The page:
In brief, if you change the overall height of your platter mat, the vertical tracking angle of the stylus/cantilever, as it rides in the record groove, is altered.  Try the link above for a graphical explanation of VTA.  The mats in this article each have different overall thickness.  The means that an adjustment to VTA is required before a fair listening evaluation can be made.  Here are the mat thickness values.

TD160 Rubber mat:      .150 inches

DIY "none-felt" mat:       .156 inches

Malcolm's Spotmat:      .095 inches

TAD Spotmat #1:          .090 inches

TAD Spotmat #2:          .105 inches

TAD Spotmat #3:          .120 inches

TAD Spotmat #4:          .180 inches

TAD Spotmat #5:          .130 inches

TAD Spotmat #6:          .140 inches

TAD Spotmat #7:          .135 inches

TAD Spotmat #8:          .125 inches

TAD Spotmat #9:          .125 inches

TAD Spotmat #10:        .155 inches  

vta_flr_set.jpg (32383 bytes) setting VTA on a TD160 (link to page)

 

About the graphic pattern:

Line drawing pattern in mats #3,4,5, 6 &7 are designs with repetitious use of ancient Celtic symbols.  I thought I might as well "cast a spell" on the music that gets played.  In a good way, of course.  The three legged things running around the perimeter are called "Triskelions". Both the ancient Greeks and Celts used this symbol.  Triskelions are associated with progress and competition.  The three lobed center objects are called "Triquetra.  The word is Latin for three-cornered.  The Celts and the Druids believed the number 3 to have extreme power.  This symbol came into popular use during the Roman occupation of Britain, but can also be found among more ancient Celt artifacts.  The double spirals around the perimeter are far more ancient and the exact meaning is not known.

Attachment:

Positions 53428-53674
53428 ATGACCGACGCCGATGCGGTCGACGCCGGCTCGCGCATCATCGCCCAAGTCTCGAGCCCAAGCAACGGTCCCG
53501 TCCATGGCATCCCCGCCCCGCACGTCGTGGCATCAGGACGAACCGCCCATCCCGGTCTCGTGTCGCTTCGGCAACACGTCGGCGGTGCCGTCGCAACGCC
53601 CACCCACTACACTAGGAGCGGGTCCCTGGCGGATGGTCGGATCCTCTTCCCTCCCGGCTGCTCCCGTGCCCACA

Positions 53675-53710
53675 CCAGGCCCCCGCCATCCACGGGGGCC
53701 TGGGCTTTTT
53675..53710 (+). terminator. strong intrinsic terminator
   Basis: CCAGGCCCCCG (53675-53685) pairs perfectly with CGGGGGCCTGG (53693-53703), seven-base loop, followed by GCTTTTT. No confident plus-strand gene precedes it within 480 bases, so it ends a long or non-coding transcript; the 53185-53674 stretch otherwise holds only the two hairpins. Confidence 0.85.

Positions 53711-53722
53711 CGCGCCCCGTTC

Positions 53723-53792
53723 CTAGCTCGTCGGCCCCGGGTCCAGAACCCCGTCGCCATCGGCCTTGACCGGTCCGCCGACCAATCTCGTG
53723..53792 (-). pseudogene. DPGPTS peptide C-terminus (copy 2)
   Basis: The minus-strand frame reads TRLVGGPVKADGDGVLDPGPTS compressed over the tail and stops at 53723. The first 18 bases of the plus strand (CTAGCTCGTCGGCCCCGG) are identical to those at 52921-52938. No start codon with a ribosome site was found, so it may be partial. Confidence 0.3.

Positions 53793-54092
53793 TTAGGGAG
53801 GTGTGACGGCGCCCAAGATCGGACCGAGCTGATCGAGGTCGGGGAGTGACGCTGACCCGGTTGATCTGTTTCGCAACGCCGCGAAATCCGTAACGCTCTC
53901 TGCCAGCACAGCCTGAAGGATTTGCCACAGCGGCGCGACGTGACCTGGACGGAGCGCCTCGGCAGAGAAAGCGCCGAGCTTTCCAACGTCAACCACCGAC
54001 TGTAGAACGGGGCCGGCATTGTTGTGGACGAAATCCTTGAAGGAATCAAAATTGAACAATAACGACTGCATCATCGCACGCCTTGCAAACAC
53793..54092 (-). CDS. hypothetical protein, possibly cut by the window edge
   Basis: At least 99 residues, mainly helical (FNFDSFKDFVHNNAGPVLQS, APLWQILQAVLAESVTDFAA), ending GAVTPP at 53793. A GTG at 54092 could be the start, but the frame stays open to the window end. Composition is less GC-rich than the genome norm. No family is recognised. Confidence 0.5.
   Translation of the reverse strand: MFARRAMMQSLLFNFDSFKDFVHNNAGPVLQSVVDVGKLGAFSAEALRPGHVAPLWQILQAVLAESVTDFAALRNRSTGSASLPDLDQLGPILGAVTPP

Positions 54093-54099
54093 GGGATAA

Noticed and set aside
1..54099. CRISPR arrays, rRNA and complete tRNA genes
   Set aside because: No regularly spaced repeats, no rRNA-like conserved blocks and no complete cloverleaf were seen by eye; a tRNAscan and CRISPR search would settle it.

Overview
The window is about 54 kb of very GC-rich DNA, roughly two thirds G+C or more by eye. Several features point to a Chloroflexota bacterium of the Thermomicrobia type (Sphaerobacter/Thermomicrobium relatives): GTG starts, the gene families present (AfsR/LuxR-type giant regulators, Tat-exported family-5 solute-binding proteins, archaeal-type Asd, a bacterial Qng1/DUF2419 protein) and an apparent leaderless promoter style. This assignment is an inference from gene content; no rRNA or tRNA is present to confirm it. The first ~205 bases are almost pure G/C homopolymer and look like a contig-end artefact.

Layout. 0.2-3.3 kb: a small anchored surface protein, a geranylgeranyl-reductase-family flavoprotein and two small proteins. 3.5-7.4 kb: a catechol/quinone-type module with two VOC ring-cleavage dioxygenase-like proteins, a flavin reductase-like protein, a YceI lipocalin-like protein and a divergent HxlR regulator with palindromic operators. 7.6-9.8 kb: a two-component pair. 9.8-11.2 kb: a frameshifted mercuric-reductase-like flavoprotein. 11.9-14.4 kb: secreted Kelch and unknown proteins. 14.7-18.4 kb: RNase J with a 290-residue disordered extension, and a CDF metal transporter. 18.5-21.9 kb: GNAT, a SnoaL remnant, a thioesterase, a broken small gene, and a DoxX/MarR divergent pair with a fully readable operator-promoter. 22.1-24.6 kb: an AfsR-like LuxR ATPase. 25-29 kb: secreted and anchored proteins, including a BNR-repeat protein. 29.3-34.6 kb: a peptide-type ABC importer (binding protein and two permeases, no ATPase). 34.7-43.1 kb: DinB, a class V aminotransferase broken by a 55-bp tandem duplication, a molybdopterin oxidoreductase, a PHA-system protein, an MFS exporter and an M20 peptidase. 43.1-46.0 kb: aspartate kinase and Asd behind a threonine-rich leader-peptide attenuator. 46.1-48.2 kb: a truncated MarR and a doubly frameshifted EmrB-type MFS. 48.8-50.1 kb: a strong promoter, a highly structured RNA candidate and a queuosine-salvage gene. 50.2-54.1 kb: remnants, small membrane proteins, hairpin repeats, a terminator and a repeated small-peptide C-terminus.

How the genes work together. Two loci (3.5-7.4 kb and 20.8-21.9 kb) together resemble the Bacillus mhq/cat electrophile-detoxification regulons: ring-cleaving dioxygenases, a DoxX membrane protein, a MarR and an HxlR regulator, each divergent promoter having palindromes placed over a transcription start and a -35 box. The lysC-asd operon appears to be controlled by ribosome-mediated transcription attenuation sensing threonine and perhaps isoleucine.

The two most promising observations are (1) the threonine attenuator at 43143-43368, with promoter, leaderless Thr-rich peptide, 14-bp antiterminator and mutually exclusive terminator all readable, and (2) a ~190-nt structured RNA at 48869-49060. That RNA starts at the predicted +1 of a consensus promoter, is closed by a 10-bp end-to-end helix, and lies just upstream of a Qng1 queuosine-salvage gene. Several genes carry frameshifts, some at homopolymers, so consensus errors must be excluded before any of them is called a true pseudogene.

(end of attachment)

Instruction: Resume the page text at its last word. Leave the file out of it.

Also the ink, I'm told, is derived from the digestive tract of the Bohemian Dung Beetle of Indonesia.  This very special ink is said to have enzymes that "consume" resonance....!  ;-)

 

Illustration below: Why you wouldn't use a record weight or clamp in combination with any of the Spotmats I have pictured above:

The spotmat variations that I have tried all attempt to isolate from the platter and platter bearing by offering the least amount of physical support.  Ie, fewest spots.  Also, I have found that Thorens players such as the Td150, TD125 and TD160 do in fact generate some bearing noise in the form of rumble.  For this reason I have placed the cork/foam spots a considerable radial distance out from the main bearing.  

If, however, one tries one of the popular commercially made record weights or, perhaps, a Thorens Stabilizer, there will be no record support directly beneath any of these weights.  For this reason the weight will tend to dish the record upward at the outer rim of it.  See above illustration.  If you want to try one of these weights, I'd guess you will prefer to use another type of platter mat; one that offers record support directly underneath the weight.!!!